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In a significant move to advance agricultural technology, the Canadian and Saskatchewan governments have announced a joint investment of $5 million into the Prairie Agricultural Machinery Institute (PAMI). This initiative, part of the Sustainable Canadian Agricultural Partnership (Sustainable CAP), spans over five years and aims to fund PAMI’s project development, knowledge dissemination, and training programs

PAMI is renowned for providing engineering solutions tailored to the agricultural industry, collaborating with major manufacturers, producers, and the industry at large. Their contributions are pivotal in driving forward research that strengthens Saskatchewan’s robust agricultural sector and its reach across the globe.

 “The Prairie Agricultural Machinery Institute has a proud history of helping farmers adopt new technologies and practices. This funding will help them continue their great work, and ensure farmers remain on the cutting edge, so they can keep producing top-quality food for Canadians and folks around the world.

The Honourable Lawrence MacAulay, Minister of Agriculture and Agri-Food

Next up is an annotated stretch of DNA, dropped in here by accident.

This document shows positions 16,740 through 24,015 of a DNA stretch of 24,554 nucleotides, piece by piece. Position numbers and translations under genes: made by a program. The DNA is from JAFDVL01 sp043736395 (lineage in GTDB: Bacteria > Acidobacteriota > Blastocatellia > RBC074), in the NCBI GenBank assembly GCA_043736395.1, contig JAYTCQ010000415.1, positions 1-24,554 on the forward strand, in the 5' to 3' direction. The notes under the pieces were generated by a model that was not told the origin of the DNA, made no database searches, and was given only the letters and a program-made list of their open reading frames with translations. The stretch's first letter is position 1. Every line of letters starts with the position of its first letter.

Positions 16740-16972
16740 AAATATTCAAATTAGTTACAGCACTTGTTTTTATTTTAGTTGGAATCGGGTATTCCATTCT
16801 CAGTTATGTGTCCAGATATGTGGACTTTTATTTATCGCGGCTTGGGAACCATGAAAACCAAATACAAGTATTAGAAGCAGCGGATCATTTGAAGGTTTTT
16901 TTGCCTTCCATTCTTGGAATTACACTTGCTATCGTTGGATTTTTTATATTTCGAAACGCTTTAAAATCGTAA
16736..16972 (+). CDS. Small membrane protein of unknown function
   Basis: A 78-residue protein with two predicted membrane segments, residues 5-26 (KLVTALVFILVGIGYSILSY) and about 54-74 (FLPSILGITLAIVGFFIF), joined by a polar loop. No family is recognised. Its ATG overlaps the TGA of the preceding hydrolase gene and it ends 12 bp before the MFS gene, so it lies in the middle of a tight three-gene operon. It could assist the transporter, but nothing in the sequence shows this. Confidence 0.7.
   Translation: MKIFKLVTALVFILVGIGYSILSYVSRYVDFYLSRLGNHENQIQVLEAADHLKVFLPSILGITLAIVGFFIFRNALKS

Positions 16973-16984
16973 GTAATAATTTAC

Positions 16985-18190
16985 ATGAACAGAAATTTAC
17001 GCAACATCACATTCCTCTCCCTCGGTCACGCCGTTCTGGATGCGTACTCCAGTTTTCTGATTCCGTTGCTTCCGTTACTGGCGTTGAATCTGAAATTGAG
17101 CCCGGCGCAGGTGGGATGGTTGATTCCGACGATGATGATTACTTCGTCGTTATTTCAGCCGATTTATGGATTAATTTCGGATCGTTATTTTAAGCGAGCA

“PAMI provides a key service to the agricultural sector, as well as the transportation and mining sectors. Thanks to the work of organizations like PAMI, Saskatchewan is recognized internationally not only as a source of safe, reliable and sustainably produced food, but also for some of the best tools in the world to grow it.”

David Marit, Saskatchewan Agriculture Minister

“This increased funding will allow PAMI to keep doing what it does best, support the innovation and excellence of agriculture in Saskatchewan and beyond. We are proud the Governments of Canada and Saskatchewan have recognized the value of the work we do, and are grateful for this increased and extended funding, which helps ensure PAMI’s continued success.”

Paul Buczkowski, President and CEO, Prairie Agricultural Machinery Institute

Quick Facts: The Sustainable CAP represents a five-year commitment from Canada’s federal, provincial, and territorial governments, totaling $3.5 billion. It includes $1 billion in federal programs and a $2.5 billion cost-shared investment (60% federal and 40% provincial/territorial) for initiatives designed and implemented by the provinces and territories.

Source: Government of Canada - Department of Agriculture and Agri-Food Canada